Benson alleges that, after Klayman's departure from Judicial Watch, "Fitton caused Judicial Watch to cease actively pursuing the purchase of the Building, but concealed that fact from Benson and other similarly situated donors and supporters of Judicial Watch." Id. ¶ 53. Indeed, Benson alleges "on information and belief" that "Fitton caused Judicial Watch to commingle with Judicial Watch's operating funds, or misuse in other ways, the approximately $1.4 million raised from Benson and others." Id. ¶ 56. Nevertheless, Benson alleges, Judicial Watch published newsletters in February 2005 and September 2005 which led Benson and other donors to believe that Judicial Watch was actively pursuing the purchase of the headquarters building and maintaining donations in a segregated, interest-bearing account. Id. ¶¶ 55, 57; Exs. C (2/05 Judicial Watch Verdict) and D (9/05 Judicial Watch Verdict). Benson specifically alleges that when she questioned Judicial Watch about the status of her donation and Judicial Watch's attempts to purchase the headquarters building, Judicial Watch fund-raiser Robert G. Mills "deliberately misrepresented that Judicial Watch was actively attempting to purchase the Building." Id. ¶¶ 60-61.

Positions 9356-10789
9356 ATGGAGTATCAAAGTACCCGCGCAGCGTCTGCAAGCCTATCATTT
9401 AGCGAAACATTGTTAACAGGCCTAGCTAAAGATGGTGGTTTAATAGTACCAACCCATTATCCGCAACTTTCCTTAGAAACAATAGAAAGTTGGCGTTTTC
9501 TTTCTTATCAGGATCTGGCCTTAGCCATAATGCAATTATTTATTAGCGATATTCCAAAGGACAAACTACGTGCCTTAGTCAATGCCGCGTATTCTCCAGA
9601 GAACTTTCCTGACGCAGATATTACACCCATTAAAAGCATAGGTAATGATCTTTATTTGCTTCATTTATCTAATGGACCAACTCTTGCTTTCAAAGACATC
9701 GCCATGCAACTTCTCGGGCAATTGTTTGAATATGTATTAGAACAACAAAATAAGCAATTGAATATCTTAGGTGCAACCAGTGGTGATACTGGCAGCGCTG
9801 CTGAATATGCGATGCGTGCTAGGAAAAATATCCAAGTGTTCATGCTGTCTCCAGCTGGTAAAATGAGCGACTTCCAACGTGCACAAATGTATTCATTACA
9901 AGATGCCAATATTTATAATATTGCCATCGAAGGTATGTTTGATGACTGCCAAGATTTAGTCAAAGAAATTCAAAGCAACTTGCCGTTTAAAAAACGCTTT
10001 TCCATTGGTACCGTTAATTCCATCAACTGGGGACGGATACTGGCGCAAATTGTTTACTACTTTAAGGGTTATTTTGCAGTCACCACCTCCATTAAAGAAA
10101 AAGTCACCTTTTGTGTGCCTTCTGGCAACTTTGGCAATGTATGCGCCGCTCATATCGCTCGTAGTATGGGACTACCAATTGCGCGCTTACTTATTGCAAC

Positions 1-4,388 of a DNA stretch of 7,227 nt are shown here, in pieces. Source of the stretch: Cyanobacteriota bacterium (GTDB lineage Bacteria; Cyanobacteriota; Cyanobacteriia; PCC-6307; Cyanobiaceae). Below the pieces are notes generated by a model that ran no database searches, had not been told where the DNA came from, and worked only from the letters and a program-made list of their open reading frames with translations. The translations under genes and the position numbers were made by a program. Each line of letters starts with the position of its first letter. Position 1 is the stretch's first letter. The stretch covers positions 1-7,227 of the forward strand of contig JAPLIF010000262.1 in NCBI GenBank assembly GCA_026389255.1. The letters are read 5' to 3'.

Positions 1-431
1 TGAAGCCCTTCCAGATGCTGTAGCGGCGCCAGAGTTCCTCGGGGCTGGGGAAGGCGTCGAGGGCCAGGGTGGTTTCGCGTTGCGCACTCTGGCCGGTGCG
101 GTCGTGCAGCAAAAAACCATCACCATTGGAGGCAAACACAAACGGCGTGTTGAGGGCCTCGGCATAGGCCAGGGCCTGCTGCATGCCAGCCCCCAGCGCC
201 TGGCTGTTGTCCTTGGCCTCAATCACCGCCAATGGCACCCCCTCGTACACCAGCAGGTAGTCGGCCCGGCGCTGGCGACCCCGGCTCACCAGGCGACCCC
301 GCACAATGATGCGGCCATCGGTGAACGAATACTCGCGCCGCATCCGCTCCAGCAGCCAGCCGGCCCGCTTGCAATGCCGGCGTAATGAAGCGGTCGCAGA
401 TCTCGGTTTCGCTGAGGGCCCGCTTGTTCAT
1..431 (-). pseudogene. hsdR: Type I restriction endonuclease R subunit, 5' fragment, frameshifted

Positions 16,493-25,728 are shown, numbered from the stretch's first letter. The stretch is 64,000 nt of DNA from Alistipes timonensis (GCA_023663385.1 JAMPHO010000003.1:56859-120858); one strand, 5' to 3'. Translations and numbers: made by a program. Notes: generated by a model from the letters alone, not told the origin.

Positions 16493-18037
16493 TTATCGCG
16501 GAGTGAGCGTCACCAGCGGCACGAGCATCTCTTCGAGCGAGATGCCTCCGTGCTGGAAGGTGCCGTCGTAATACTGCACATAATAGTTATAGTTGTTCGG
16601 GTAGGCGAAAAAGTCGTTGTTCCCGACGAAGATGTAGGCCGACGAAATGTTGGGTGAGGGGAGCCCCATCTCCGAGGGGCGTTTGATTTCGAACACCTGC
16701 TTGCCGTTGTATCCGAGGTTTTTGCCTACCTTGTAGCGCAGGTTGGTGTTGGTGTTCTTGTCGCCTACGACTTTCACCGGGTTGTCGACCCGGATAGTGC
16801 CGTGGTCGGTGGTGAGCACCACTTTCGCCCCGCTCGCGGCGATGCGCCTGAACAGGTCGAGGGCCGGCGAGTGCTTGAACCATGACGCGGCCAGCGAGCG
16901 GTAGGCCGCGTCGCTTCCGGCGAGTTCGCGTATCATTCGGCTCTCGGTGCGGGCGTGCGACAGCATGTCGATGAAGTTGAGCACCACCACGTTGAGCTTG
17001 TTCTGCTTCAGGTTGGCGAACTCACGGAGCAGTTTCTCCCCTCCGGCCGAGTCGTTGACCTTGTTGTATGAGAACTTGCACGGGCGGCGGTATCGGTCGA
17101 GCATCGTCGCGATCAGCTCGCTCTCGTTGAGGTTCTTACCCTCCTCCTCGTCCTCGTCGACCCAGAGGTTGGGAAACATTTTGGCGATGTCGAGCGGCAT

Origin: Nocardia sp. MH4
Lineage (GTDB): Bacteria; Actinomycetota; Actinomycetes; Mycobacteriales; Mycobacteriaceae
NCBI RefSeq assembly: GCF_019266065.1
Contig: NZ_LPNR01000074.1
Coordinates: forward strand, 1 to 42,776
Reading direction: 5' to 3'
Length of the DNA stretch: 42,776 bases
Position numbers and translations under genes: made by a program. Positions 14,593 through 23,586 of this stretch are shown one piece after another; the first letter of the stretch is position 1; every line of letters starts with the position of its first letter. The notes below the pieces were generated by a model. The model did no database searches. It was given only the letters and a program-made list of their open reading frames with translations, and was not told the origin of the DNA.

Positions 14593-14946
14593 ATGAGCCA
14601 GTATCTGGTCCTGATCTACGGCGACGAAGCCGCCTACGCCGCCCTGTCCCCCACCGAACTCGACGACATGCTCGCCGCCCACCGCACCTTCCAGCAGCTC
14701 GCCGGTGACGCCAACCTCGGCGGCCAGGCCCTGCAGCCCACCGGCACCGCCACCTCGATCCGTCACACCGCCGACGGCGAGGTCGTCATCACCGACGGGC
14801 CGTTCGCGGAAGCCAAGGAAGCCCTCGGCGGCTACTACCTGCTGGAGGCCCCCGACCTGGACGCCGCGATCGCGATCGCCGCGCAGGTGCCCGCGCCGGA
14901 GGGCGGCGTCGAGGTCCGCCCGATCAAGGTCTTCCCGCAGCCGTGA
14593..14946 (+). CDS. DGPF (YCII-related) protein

E. Plaintiffs' Second Amended Complaint
Plaintiffs filed their initial Complaint against Defendants Judicial Watch and Fitton on April 12, 2006, and thereafter filed an Amended Complaint against Judicial Watch and Fitton on May 1, 2006. Plaintiffs filed their Second Amended Complaint on June 14, 2006, in which they maintained the same nine Counts, but added Defendants Orfanedes and Farrell. Counts One, through Three of Plaintiffs' Second Amended Complaint are brought by Plaintiff Benson, while Counts Four through Nine of Plaintiffs' Second Amended Complaint are brought by Plaintiff Klayman.